Or if you're really set on knights and maidens, at least get specific about where you are and when it is and exactly what is special about that setting. A story about a troubadour in Provence is going to be different from a story about the daughter of a Norman lord.

Other interesting ideas:

Amalfi under the Normans

the settlement of Iceland

Scientists (alchemists? astrologers?) and monks in 15th century Krakow

Aemstelledamm, a prosperous town on the Amstel river during the time of the Black Death.
posted by Sara C. at 8:28 AM on July 24, 2012

It's a little old, but Bark's Origins of the Medieval World has a later chapter addressing the emergence of monasteries in post-Roman Europe. He describes them in terms of a pioneering movement with both spiritual and secular objectives.

Also, working primarily from archaeology and records, Michael Wood's The Story of England has excellent descriptions of changing daily life in the village of Kibworth through a number of historical periods. Episodes 1 and 2 deal with the Iron Age through to the 1300s.
posted by TheWhiteSkull at 8:32 AM on July 24, 2012

I wouldn't be that down on Manchester, though I would note that he began the book as a brief discussion of Magellan and got side tracked. It's not really his area of expertise. Which shows in the reading. On the plus side, he is a fine stylist. Anyway, the book is probably too late to be considered medieval in the first place.

Which raises the next question. Do you have a specific period? There were significantly different flavors to the different centuries.

Try Medieval People by Eileen Power.

And pretty much anything by Eleanor Shipley Duckett

For documentaries, Terry Jones, who read medieval history before becoming a python, has a few BBC productions out there. Cheesy as you would expect, but entertaining.
posted by BWA at 8:33 AM on July 24, 2012 [1 favorite]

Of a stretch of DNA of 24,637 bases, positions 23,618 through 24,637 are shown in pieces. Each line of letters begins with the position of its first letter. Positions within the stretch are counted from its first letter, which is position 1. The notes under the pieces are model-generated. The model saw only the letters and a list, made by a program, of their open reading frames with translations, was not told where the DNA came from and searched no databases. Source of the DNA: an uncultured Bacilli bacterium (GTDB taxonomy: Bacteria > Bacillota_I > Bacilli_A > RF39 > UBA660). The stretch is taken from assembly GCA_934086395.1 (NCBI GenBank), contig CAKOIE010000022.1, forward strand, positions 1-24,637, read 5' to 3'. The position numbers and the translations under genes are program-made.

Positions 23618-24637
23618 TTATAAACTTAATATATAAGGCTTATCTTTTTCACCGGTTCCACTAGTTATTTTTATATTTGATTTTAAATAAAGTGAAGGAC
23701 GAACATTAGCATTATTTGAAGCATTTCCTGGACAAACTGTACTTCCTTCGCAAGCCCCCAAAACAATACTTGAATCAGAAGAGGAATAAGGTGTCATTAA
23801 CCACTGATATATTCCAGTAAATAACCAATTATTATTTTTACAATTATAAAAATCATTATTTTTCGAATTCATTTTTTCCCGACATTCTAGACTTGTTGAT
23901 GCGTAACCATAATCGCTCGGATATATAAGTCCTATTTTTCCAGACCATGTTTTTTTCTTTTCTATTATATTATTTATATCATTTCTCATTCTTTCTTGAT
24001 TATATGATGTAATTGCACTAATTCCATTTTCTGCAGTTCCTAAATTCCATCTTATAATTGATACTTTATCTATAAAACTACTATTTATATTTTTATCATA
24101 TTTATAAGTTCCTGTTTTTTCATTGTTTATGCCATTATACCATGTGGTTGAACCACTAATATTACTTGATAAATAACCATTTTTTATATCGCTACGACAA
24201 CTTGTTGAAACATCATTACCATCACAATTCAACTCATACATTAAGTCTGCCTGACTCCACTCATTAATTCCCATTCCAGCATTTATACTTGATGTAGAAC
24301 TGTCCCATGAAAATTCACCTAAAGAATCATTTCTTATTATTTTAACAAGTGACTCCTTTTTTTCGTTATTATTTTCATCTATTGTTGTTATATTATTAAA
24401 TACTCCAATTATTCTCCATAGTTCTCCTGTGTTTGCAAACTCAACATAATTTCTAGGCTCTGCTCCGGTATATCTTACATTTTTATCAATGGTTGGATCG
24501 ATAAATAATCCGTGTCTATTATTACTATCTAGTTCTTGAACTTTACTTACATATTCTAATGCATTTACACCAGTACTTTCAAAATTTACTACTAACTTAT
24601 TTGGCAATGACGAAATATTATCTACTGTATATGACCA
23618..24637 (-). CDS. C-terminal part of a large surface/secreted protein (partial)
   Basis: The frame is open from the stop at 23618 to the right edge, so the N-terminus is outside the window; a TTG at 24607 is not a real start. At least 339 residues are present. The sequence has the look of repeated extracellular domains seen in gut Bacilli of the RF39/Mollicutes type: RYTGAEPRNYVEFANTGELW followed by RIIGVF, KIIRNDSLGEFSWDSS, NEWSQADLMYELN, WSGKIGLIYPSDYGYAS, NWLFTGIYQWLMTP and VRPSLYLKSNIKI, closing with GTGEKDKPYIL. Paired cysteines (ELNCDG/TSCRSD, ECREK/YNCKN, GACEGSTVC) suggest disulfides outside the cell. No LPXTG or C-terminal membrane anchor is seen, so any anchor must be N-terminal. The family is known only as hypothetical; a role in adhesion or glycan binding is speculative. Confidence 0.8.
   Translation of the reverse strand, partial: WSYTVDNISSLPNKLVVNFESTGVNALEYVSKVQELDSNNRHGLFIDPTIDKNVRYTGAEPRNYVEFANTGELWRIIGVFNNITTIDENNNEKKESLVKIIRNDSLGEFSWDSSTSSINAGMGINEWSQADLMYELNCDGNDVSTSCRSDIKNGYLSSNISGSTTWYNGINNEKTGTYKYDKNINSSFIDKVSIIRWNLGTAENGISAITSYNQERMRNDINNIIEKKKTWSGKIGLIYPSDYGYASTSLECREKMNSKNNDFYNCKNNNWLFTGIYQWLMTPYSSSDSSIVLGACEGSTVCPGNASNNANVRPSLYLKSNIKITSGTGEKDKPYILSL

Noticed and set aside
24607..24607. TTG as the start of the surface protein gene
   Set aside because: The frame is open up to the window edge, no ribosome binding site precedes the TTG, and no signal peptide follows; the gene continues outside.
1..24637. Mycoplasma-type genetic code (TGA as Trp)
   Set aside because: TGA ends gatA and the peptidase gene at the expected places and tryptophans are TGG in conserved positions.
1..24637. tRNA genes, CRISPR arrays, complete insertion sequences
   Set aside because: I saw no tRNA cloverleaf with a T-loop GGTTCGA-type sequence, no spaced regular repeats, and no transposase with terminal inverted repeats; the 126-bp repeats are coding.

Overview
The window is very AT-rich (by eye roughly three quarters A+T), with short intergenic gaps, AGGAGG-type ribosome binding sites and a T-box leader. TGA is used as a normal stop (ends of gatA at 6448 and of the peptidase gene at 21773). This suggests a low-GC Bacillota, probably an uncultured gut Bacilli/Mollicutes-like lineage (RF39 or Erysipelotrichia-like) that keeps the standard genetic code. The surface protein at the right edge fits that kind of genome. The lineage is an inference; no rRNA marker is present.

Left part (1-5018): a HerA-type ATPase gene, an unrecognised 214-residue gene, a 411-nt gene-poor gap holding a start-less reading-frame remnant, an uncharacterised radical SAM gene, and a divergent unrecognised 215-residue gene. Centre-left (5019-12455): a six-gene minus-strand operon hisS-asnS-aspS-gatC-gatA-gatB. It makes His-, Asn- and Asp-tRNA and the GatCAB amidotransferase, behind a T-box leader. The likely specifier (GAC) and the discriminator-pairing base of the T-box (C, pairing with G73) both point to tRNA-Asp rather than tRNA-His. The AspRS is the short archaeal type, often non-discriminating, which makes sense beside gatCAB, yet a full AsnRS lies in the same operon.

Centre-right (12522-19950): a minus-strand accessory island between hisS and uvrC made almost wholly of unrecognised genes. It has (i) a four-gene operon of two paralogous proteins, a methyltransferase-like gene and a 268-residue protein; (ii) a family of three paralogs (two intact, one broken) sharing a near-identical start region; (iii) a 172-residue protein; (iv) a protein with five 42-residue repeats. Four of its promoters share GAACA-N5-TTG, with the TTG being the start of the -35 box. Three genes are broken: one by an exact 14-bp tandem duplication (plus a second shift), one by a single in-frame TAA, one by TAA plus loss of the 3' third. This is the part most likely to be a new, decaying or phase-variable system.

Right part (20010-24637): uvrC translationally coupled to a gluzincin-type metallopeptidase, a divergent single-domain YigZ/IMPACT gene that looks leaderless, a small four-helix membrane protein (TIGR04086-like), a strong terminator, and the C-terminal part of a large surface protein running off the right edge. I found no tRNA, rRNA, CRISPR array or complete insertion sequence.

Look into The Plan of St. Gall, a plan for a monastery - the entire compound, not just parts of it - everything from the church to where the pigpens should go.

Emphatically seconding the Barbara Tuchman "A Distant Mirror" as a good read, and "A World Lit Only By Fire" as a massive load of crap.
posted by PussKillian at 8:38 AM on July 24, 2012 [1 favorite]

Absolutely second John Cohen's upthread recommendation of the second volume of A History of Private Life (and also see the first volume if it's the very early medieval period you might be interested in). Also perhaps have a look at Chiara Frugoni's A Day in a Medieval City (2006).
posted by hydatius at 8:38 AM on July 24, 2012 [1 favorite]

Also look in this old AskMeFi
posted by Confess, Fletch at 9:03 AM on July 24, 2012

The Decameron - the stories are fiction but it's medieval fiction. Gives you a peak into their heads as well as their lives.
posted by Kid Charlemagne at 9:38 AM on July 24, 2012

Not a book, but highly relevant: The Early Middle Ages, 284-1000 on Yale Open Courses. The lecturer, Dr. Paul Freeman, often stops to discuss the "mood" of different times and places, in addition to giving the broad background of the time you are interested in. I haven't finished the lectures yet, but there are lectures where he discusses the social and cultural significance of monasteries -- though he hasn't gone through a "day in the life" type of explanation.
posted by anotherbrick at 1:04 PM on July 24, 2012 [2 favorites]

Written many years ago but he's a superb writer and it's free on archive.org: Growing Up in 13th Century England by Alfred Duggan.
posted by Abiezer at 6:43 PM on July 24, 2012

They're not short reads, but all three volumes of Fernand Braudel's 'Civilization and Capitalism: 15th-18th Century' provide rich, textured accounts of daily life, culture, and commerce in the period covered.
posted by narcotizingdysfunction at 1:27 AM on July 25, 2012 [1 favorite]

I recently read Montaillou: The Promised Land of Error by Emmanuel Le Roy Ladurie and I thoroughly recommend it for your purposes. It's a highly detailed reconstruction of life in a southern French village between about 1280 and 1320, with lots of information on the lives, work, houses, food and relationships of the people who lived there, as well as their religious and spiritual ideas. Montaillou was one of the last holdouts of Cathar/Albigensian ideology and the main source for the book is the records of the Catholic bishop who stamped it out. (Luckily for us, he later became Pope and all his documents were preserved in the Vatican archives.)

Thanks for asking this question. I'm interested in a lot of the suggestions you've got as well.
posted by daisyk at 10:14 AM on December 15, 2012

« Older Moving into the place next door   |   iTunes, do your job! Newer »
This thread is closed to new comments.